The PSDH tariff for the ironwood timber is Rp185,000 per cubic meter, 10 percent of the suggested selling price, as governed in the Environment and Forestry Minister Regulation No. P.64/2017. Thus, in 2019, because the timber volume that was not sent to Papuan timber companies amounted to 37,748.16 cubic meters, Prabu Alaska in fact should pay fines to the West Papua Provincial Government totaling Rp6.9 billion. Again in 2020, the fine would have been larger: Rp8.9 billion.
Prabu Alaska Director Adi Gunawan refused to comment on these violations. Through his secretary, Santi, he said he was currently focused on putting his company in order. Chief of the West Papua Forestry Office Hendrik Runaweri said Prabu Alaska was permitted to sell all its timber outside of Papua because it was building a processing plant in Fakfak. In the island of Papua, the only large timber processing plant is located only in the Papua Province, owned by Korindo Group and Sinar Wijaya. “The governor issued the permit for us to sell more than 50 percent of our timber to outside of Papua,” said Hendrik.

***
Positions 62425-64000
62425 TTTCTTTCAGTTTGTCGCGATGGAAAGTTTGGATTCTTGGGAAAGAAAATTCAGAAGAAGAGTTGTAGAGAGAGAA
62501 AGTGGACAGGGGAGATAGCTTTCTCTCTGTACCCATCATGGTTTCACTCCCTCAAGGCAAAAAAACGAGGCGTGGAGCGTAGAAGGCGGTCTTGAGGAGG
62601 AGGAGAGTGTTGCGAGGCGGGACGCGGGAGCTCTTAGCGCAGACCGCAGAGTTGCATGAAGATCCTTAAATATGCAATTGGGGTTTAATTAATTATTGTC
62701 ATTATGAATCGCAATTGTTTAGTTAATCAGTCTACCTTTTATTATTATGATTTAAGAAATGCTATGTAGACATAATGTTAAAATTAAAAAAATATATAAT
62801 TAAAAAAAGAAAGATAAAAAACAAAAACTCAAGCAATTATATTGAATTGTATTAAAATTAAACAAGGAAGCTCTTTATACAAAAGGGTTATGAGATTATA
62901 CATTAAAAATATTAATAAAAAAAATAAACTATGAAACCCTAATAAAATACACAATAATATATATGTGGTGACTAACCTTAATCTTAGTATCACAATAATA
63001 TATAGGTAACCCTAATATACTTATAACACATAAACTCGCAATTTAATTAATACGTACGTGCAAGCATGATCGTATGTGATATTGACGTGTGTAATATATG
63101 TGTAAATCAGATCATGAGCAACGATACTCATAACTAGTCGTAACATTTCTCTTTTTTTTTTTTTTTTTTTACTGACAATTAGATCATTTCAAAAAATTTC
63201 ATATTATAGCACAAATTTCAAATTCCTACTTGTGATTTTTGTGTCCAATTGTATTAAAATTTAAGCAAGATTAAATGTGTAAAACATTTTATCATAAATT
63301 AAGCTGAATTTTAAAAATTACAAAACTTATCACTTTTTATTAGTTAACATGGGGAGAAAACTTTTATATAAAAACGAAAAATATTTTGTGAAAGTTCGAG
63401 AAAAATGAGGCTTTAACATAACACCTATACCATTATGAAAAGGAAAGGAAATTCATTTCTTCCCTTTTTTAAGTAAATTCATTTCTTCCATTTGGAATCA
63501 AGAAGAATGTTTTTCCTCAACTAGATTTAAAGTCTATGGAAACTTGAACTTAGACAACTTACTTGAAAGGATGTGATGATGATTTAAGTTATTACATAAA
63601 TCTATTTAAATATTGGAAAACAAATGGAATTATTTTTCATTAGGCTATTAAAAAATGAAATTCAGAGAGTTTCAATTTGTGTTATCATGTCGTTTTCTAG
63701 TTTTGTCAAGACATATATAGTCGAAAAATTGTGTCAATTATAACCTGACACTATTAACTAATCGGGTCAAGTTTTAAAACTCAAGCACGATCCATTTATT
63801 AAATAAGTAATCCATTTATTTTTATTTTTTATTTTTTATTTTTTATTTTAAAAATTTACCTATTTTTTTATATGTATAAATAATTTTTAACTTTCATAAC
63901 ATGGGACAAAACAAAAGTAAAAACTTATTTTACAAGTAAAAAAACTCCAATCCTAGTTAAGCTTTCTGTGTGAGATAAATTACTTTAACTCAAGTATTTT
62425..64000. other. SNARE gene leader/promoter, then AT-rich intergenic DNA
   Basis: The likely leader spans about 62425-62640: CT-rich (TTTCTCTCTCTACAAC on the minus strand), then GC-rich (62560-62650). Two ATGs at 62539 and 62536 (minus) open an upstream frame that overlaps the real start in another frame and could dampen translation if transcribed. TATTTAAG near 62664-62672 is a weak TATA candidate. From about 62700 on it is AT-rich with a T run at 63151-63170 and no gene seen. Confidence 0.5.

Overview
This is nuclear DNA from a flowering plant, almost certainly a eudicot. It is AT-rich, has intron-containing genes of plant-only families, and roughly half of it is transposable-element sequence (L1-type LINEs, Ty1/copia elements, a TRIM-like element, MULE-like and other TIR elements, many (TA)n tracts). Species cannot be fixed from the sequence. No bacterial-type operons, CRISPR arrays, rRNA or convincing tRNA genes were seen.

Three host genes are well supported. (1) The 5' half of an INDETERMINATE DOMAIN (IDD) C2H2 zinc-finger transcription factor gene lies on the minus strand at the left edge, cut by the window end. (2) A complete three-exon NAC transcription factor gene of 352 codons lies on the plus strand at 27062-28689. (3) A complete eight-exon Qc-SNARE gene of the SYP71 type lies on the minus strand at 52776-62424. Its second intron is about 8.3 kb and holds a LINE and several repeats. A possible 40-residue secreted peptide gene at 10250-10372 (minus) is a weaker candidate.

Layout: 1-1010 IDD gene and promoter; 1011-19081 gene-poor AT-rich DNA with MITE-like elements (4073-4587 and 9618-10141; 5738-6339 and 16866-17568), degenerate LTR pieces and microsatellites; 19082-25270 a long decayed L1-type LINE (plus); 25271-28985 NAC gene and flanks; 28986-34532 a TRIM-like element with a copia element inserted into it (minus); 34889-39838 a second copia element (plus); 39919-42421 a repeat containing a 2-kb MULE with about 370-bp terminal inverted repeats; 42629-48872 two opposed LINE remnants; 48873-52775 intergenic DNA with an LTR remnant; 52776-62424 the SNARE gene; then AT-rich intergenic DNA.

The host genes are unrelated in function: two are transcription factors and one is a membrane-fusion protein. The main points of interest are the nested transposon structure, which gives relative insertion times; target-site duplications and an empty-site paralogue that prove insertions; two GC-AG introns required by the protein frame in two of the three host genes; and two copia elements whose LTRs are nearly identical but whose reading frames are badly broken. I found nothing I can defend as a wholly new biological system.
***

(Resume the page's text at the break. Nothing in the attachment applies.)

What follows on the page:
Violation of the ruling to sell timber outside of Papua was conducted not only by Prabu Alaska. Teluk Bintuni Mina Agro Karya, which runs a 237,750 hectare HPH in West Papua, also shipped 56.5 percent of its timber to processing plants outside of Papua in 2020. Teluk Bintuni’s management made the excuse that their timber quota surplus sales in 2020 came from their production of the year before. “Our inter-island log sales do not exceed 50 percent,” said Teluk Bintuni Director Pakat Ginting.